While the judge agreed to modify a previous consent agreement allowing transgender residents to change the gender marker on their birth certificates, he said it will ultimately be up to state courts — not federal ones — to decide whether the law is constitutional or not.
Supporters of the law say that birth certificates and state IDs should reflect a person’s assigned sex at birth, in order to protect people’s privacy and safety by ensuring that single-sex facilities are only used by people of the biological sex for which they are designated. Opponents claim the law violates transgender people’s constitutional rights and puts them at risk of violence when their IDs unintentionally “out” them as transgender.
Omar Gonazlez-Pagan, an attorney with Lambda Legal, blasted the law as unconstitutional, saying: “Access to accurate identity documents is vital; without accurate identity documents, transgender people face even greater threats of discrimination, harassment, and even violence.”
A recent survey conducted in three southwestern and western states claims that residents of Texas, Arizona, and even liberal-leaning California are not as open to embracing expanded rights for transgender and gender-nonconforming individuals.
The poll was conducted by researchers at the University of Houston Hobby School of Public Affairs, Arizona State University, Stanford University’s Bill Lane Center for the American West, and the Stanford Institute for Economic Policy Research (SIEPR), surveying more than 1,000 people over age 18 in each of the three states between May 31 and June 6. The poll asked people about their opinions focusing on transgender bathroom usage, transgender participation in sports, and the availability of gender-affirming medical interventions for minors. The margin of error is plus or minus 3 percent.
According to the poll, a majority of Texans (61%) and Arizonans (54%) believe that transgender people should be forced to use bathrooms that only match their assigned sex at birth, while 45% of Californians believe transgender people should be allowed to choose which restroom to use based on their gender identity.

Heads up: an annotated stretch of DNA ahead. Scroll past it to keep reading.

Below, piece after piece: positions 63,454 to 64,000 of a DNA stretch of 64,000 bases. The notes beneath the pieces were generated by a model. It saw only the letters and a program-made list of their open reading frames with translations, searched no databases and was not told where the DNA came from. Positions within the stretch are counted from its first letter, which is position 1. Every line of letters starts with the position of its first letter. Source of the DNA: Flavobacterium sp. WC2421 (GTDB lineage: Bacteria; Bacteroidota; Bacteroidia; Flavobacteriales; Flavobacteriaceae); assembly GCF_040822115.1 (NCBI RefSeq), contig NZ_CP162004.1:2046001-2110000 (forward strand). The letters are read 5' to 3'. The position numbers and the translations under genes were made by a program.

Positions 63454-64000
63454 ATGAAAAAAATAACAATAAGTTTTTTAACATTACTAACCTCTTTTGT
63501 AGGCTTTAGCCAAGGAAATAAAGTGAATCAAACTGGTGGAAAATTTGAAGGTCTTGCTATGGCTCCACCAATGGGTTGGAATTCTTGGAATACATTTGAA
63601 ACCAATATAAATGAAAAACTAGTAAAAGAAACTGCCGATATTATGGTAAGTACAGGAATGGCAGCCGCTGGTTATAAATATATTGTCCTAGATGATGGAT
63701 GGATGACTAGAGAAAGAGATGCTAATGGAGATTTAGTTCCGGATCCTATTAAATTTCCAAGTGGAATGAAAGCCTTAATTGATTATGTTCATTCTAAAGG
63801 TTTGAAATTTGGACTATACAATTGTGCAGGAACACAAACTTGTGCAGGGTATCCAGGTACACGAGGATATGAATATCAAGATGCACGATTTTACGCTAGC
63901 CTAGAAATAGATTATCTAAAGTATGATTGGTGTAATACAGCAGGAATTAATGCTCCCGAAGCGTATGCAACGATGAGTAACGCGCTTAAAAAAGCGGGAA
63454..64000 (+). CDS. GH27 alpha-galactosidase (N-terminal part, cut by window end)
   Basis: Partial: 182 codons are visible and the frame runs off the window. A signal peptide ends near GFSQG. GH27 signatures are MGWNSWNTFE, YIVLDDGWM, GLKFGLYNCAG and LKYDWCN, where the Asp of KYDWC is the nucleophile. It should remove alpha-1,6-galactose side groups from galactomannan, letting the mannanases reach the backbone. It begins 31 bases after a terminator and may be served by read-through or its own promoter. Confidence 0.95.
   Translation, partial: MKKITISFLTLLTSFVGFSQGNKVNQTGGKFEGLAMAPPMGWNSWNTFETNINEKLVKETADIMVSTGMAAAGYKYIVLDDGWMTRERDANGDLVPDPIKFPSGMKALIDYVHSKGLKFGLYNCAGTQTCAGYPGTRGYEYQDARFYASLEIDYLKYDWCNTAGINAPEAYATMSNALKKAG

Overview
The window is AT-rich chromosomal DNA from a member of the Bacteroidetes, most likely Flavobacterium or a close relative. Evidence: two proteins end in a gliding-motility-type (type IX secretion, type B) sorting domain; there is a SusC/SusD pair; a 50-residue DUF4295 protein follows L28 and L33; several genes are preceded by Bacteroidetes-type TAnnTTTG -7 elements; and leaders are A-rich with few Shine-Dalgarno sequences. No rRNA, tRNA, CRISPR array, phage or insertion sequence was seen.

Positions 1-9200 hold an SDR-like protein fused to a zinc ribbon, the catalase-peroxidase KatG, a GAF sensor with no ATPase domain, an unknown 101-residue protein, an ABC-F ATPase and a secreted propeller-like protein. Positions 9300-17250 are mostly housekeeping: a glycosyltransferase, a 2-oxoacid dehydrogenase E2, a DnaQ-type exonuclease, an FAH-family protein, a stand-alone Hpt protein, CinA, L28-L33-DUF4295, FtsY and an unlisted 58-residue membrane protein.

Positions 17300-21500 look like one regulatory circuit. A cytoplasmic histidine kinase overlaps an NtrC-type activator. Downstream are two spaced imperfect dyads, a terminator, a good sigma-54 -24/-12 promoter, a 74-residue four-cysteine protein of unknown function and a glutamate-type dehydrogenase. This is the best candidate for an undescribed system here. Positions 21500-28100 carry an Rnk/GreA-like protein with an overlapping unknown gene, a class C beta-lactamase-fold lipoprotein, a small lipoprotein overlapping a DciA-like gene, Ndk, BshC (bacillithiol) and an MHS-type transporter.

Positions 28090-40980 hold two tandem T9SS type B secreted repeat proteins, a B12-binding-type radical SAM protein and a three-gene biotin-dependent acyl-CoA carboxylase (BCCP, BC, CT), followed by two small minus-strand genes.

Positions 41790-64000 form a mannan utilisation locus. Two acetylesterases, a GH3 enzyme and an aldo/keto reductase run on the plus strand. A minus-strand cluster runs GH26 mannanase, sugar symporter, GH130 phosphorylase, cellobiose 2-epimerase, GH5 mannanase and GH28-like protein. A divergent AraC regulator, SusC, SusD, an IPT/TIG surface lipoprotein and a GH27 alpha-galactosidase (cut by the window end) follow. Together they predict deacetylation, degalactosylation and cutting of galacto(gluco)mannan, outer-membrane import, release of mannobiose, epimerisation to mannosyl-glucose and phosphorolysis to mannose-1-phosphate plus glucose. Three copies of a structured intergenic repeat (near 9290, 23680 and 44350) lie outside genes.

Meanwhile, when it comes to sports, majorities of respondents in all three states support barring transgender women and girls from participating in female-designated sports. When it comes to barring transgender youth from accessing gender-affirming care, 53% of Texans, 51% of Arizonans, and 41% of Californians support blocking minors from receiving such treatments.
The survey found that respondents who regularly attend religious services are more likely to favor restrictions on transgender rights and transgender visibility regarding those three issues. It also found that a substantial number of self-identified Democrats were opposed to more lenient laws allowing transgender people to access facilities, single-sex spaces, and services based on their gender identity — further increasing those in favor of bathroom bans, sports bans, and gender-affirming care bans.
Researchers say more information on attitudes toward transgender rights is needed before any long-term conclusions can be drawn. “The issues we examine in this survey might long hold true for the majority opinion. Or they may be one point along the road to equal treatment that many groups continue to travel,” David Brady, a senior fellow at Stanford University’s Hoover Institution and SIEPR, said in a statement. “It is for the future to reveal.”